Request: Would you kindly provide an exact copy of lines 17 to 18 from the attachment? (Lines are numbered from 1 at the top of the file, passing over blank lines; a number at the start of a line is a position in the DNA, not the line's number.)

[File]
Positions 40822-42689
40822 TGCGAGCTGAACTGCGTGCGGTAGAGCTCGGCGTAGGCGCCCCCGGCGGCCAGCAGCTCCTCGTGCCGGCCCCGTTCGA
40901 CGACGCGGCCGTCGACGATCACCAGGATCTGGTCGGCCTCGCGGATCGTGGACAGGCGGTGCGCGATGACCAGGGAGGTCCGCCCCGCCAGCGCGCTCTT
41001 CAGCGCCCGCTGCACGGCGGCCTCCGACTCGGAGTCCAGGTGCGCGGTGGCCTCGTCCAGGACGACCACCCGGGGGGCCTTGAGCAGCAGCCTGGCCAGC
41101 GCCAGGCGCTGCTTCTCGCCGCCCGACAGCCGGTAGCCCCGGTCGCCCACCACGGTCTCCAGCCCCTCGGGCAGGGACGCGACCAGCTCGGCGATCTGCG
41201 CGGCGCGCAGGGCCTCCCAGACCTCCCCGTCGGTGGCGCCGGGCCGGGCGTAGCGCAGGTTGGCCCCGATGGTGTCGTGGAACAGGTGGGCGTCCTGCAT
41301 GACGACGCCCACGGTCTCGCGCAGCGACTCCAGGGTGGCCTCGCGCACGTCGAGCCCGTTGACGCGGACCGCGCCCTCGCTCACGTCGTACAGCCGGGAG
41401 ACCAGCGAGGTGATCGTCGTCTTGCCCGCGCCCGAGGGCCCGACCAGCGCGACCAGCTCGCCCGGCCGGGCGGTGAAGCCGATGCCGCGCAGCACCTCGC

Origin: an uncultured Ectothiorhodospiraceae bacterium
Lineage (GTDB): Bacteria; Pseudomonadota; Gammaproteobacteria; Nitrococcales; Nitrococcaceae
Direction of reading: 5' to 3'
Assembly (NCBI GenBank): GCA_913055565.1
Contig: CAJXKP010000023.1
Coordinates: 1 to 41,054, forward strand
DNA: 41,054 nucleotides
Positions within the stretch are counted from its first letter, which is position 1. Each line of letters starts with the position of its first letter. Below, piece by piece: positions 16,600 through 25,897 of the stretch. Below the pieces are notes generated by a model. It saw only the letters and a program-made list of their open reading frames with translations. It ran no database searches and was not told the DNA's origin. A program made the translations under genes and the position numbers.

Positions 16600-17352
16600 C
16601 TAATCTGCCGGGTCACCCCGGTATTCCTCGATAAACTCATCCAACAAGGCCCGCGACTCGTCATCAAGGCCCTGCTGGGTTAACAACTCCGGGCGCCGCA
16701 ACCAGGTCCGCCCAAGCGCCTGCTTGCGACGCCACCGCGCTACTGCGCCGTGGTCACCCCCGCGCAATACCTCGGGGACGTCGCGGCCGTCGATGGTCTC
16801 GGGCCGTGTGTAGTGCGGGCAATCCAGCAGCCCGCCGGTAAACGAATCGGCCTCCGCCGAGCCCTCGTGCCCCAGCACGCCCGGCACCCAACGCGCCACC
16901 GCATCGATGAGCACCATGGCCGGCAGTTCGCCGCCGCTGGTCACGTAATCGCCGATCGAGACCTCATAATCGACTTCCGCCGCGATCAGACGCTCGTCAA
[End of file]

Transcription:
Positions 16600-17352
16600 C